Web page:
“There’s just so many people talking about it now, so many platforms where people can discover you,” says Njoku. “Back then, if you didn’t have a tape circulating or the connections to get your name out there, you wouldn’t have been known.

“Now, if you’re 12 to 14 years old and you’ve got potential, you’re going to be discovered somehow. With these bigger platforms like social and digital media to showcase yourself, it’s easier.”

“I also think the talent has grown tremendously, because there are so many more kids playing now and so many more resources available to help them become better players and athletes. More people playing with more skill means better competition, and more competition only continues to push the game forward.”

While better development and the ability to be discovered have helped create a path for young Canadian hoopers, it still falls on them to seize that opportunity and prove to the NBA that they belong.

“I felt like this wave of Canadian NBA talent would come, but I didn’t expect it to happen as quickly as it did,” Njoku admits.

“I think it took a few players to prove themselves and then the hesitation from NBA teams stopped, they started saying ‘I’m going to take player X from Canada because they can play’. The number started to grow, and those players have continuously showed out in the NBA.

“At one point France had the second-most NBA players in the world but now we do – and I can’t see anyone catching us. It won’t be long until we don’t even think about the fact that we have Canadians in the NBA, they’re just going to be players.”

Canadians on the rise

There will be no shortage of exciting players to watch for Canadian NBA fans as the 2022 season tips off. Last year, Andrew Wiggins became just the eighth Canadian to win an NBA championship, and his Golden State Warriors seem poised to repeat.

“Andrew Wiggins in the Finals last year, with both his offense and his defense, really showed the world why he’s an All-Star. I love watching him play in that Warriors system,” says Njoku. “It would not surprise me at all if Golden State repeated.”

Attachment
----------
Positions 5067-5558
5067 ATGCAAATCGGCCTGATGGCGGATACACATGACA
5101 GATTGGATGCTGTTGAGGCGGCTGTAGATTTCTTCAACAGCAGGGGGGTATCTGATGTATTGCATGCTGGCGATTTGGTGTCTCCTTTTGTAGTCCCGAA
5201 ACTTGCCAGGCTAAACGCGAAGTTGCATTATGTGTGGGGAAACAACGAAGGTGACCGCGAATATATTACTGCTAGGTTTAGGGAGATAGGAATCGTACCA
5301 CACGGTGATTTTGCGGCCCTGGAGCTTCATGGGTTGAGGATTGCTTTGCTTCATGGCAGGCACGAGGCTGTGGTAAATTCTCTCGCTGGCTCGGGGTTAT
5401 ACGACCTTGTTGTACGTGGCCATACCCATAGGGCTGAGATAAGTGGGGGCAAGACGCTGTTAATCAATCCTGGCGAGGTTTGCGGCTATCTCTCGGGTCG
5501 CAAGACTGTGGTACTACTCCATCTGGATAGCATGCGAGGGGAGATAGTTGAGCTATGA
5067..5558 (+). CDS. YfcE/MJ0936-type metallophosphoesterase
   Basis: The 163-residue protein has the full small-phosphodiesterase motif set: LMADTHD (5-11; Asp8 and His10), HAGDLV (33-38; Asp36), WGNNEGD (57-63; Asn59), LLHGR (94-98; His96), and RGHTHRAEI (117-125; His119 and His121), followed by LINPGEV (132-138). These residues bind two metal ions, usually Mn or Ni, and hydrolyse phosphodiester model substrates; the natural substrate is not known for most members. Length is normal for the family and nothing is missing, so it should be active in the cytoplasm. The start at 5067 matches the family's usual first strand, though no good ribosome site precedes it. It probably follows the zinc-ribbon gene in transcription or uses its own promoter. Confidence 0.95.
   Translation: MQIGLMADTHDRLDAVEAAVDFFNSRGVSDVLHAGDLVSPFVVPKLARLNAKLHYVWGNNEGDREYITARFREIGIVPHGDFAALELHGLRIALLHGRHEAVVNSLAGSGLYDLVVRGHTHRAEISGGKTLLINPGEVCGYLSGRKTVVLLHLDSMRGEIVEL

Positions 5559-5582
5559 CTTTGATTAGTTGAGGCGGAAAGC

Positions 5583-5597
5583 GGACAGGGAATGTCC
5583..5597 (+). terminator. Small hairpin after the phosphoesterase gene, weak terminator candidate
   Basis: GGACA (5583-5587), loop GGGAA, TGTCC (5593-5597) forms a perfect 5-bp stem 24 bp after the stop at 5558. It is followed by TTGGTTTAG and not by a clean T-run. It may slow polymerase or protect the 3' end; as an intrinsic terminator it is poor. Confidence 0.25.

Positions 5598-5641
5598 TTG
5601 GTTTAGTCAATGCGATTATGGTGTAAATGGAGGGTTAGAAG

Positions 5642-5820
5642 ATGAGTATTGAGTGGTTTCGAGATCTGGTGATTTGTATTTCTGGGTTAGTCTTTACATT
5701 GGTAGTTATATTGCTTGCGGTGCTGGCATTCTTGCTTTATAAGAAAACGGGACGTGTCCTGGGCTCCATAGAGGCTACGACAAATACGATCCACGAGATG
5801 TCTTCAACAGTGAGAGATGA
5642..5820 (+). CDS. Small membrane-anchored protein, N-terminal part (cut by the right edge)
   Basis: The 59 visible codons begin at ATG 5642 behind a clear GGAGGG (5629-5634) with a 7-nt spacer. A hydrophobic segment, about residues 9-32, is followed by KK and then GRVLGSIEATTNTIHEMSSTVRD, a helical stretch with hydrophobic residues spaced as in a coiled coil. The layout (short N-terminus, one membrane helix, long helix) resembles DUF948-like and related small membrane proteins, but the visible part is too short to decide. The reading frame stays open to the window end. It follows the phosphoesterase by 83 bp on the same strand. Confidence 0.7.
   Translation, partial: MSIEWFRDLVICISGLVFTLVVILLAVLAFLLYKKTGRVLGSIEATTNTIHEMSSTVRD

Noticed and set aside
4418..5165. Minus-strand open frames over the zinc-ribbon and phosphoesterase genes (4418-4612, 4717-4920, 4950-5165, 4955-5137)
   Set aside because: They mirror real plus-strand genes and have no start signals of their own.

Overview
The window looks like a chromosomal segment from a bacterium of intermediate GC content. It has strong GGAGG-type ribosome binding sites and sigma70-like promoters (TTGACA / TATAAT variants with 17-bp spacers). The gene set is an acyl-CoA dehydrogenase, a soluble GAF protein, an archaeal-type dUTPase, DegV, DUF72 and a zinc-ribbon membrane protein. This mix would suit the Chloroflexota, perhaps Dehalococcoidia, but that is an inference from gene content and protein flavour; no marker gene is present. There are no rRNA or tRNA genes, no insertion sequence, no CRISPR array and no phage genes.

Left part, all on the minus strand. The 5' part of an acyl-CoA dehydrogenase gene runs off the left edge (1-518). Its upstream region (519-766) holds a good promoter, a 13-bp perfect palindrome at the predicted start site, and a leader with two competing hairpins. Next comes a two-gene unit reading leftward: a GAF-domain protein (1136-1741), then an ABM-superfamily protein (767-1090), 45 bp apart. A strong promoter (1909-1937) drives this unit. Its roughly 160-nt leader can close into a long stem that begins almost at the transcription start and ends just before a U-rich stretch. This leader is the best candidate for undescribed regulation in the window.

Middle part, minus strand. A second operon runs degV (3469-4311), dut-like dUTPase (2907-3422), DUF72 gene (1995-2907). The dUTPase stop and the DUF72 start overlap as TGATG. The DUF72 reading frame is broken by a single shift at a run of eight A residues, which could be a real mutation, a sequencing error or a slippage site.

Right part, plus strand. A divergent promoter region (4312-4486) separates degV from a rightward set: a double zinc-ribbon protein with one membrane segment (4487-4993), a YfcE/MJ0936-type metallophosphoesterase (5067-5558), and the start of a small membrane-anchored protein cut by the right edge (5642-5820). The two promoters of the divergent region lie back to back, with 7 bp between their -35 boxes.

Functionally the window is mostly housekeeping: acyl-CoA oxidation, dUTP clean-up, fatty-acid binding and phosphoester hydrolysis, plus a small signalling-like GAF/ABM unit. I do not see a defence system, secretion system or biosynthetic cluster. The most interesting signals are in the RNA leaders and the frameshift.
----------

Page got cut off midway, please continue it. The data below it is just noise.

While Wiggins looks to remain atop the mountain, another Canadian star is just beginning his NBA journey. This summer, the Indiana Pacers selected Montreal native Bennedict Mathurin with the sixth overall pick.

“Mathurin is walking into a situation in Indiana where they’re doing a complete rebuild, so he has a great opportunity,” says Njoku. “He’s in that NBA All-Rookie conversation, maybe a longshot for Rookie of the Year, but has an incredible chance to prove himself.”

In Denver, Jamal Murray is set to return after an ACL tear in April 2021. Murray last played in the NBA’s playoff bubble, where he averaged an impressive 26.5 points and 6.6 assists per game.

Just a matter of time

With all this established talent, and more entering the league each year, it’s only a matter of time before it begins to reflect on Canada’s standing in international competition. The Canadian Men’s National team currently ranks 15th in the world and has failed to qualify for Olympic competition since 2000 in Sydney.

“I’m hoping these guys continue to show up for the national team, and people like Rowan Barrett and Steve Nash keep pushing the idea of how much pride there is in being a part of this rise of Canada basketball. It’s just a matter of time until we’re top two or three in the world,” Njoku says.

Canadian basketball has come a long way in a short amount of time, and the momentum doesn’t seem to be slowing down any time soon. As the game continues to grow in every corner of the world, Canada is quickly solidifying itself as a basketball powerhouse.

As the level of Canadian NBA talent continues to grow year after year, one can only assume this is just the beginning.